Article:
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He’s a funny fellow, Boris Johnson, isn’t he? He relaxes “lockdown” too rapidly and too soon – I’m talking about the last two relaxations at least – and then starts “raging”, as the newspapers report, because not enough young folk have gotten round to having a jab, let alone getting double dosed.
They’re busy people, this age group, and they’ve got many demands on their time. They’ve also been a bit freaked out, I should think, by the reports of very rare side effects of the AstraZeneca vaccine. So the authorities have given them more choice in the matter of which vaccine to take (so much for a silent conspiracy to inflict harm, by the way).
But, basically, over these past weeks, young people have been getting on with doing their duty to themselves and to their friends and family (especially older members), and getting inoculated. Not so long ago they were being praised as a sensible and conscientious generation. Now they enrage the prime minister so much he wants to make them show vaccine passports to get into nightclubs or go to university lectures. Such harsh measures might have become necessary at some point, but the vaccination programme was proceeding well, despite the efforts of the anti-vaxxers.
Yet the fact is that the prime minister, in his rush to please his boss (The Telegraph), ended most of the last public health precautions before the vaccination programme was practically complete. And now he is blaming the young for his own misjudgements. Typical.
So, surprise, surprise, the students and (over-18s) teenagers are being blamed by the government for the relatively low uptake among the under-30s, as if a whole cohort wanted to just pull the bed clothes over their heads and have some more kip rather than toddle down to the vaccination centre.
Watch: Daily politics briefing: July 27
What’s changed, I might respectfully suggest, is that on 19 July, on the over-hyped so-called “freedom day”, the government removed the last collective incentives younger people had to get herd immunity over the line and make it safe for the government to unlock the night economy, and let people buy their drinks at the bar, as God and nature intended. Now there is both no collective incentive to do so, nor much individual incentive, because Covid doesn’t affect the young as badly (though complications and long Covid may last a lifetime).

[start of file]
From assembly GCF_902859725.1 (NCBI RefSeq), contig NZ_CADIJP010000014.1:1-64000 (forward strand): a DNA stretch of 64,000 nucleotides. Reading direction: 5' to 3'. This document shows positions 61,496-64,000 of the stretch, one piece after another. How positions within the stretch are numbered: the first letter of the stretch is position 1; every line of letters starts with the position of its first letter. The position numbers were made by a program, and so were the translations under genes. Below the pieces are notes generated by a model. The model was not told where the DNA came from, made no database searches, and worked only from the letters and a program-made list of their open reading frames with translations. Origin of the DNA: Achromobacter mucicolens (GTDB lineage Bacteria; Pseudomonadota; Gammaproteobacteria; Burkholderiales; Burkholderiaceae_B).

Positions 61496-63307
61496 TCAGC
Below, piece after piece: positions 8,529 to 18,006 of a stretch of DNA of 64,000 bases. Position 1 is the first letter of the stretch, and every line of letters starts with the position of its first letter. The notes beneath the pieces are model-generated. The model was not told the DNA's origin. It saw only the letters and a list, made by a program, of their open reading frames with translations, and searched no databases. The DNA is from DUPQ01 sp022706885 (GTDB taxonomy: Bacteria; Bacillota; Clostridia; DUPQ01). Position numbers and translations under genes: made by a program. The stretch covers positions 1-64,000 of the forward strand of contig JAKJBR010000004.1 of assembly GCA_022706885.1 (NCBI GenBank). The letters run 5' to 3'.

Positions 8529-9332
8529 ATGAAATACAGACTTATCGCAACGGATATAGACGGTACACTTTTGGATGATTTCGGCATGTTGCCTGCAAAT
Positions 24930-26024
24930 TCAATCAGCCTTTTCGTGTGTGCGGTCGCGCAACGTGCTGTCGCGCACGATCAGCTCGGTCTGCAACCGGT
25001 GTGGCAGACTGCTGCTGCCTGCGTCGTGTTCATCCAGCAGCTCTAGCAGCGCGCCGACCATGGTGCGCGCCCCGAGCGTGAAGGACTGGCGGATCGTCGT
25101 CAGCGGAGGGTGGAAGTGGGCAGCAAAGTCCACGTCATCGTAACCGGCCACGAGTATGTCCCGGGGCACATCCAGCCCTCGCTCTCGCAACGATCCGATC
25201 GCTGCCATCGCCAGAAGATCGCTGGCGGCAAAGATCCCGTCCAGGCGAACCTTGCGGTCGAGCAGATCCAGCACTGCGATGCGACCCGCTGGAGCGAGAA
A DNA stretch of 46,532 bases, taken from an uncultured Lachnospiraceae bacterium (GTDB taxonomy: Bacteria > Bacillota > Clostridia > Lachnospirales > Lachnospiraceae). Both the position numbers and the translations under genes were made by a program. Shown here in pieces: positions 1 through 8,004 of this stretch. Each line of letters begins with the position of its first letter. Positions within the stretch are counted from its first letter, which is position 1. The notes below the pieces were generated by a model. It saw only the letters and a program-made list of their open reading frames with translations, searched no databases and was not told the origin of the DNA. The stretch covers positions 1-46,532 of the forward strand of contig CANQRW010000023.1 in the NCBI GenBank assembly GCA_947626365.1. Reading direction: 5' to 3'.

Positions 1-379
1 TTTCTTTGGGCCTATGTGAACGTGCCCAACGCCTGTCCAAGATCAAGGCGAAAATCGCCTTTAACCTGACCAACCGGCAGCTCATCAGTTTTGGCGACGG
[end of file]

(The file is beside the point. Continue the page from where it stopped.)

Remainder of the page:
The government has also created a false “post-Covid” atmosphere, as people assume that if restrictions are lifted then the pandemic must be almost over – hence the frustrations over the “pingdemic” and self-isolation. When health secretary Sajid Javid said people who were being cautious and still observing social distancing and wearing face masks were “cowering in fear”, he betrayed the government’s true beliefs and policy intentions.
The truth is that the young are being made to bear the burden of getting to the end of this pandemic far too soon anyway, when case numbers are still high and, though falling now, may escalate again when the schools reassemble in a few weeks. They are the ones now going into hospital and intensive care – and are being blamed for their own sickness by a prime minister trying to save his own well-upholstered backside. It’s as cynical a ploy as any that he has perpetrated on the people.
Given where we are, though, through Johnson’s latest gamble, we do now need to urgently speed up vaccinations. I would start with some nice incentives before hitting the kids with penalties. What is needed is an incentive to get jabbed that is not so large as to undermine present and future vaccination campaigns (by accidentally creating an incentive to wait), not so small as to prevent making it worthwhile.
Stuart Rose, former boss of Marks and Spencer, suggests a cheque for £250 on receipt of a dose; but that seems to be too large, and would trigger resentment. A better idea might be to revive and improve the old “Eat Out to Help Out” campaign, and offer a £10 or £20 voucher to spend in a bar or restaurant, for every jab. A “nudge” in other words. That would also have the additional benefit of boosting a sector which has been hammered over the past year.
Only if that campaign and similar, such as mobile vaccination buses on campuses or at festivals (such as trialled at Latitude), all failed should we consider vaccine passports for clubs, university gatherings and so on. We certainly shouldn’t rule these out, but the last few months suggest that voluntary action can be effective – given a little time.
The terrible thing is that Johnson just didn’t give the vaccination programme and the younger people enough time, and then he turned round and sabotaged his whole policy by removing the last restrictions on their liberty, the last incentive for them to get jabbed. It would have been much better if he had behaved like a teacher keeping a class behind until they all admitted and apologised for some prank or other, at which point, and not before, they would all be set free. Instead, before too long, we will all find ourselves being “kept in” again.
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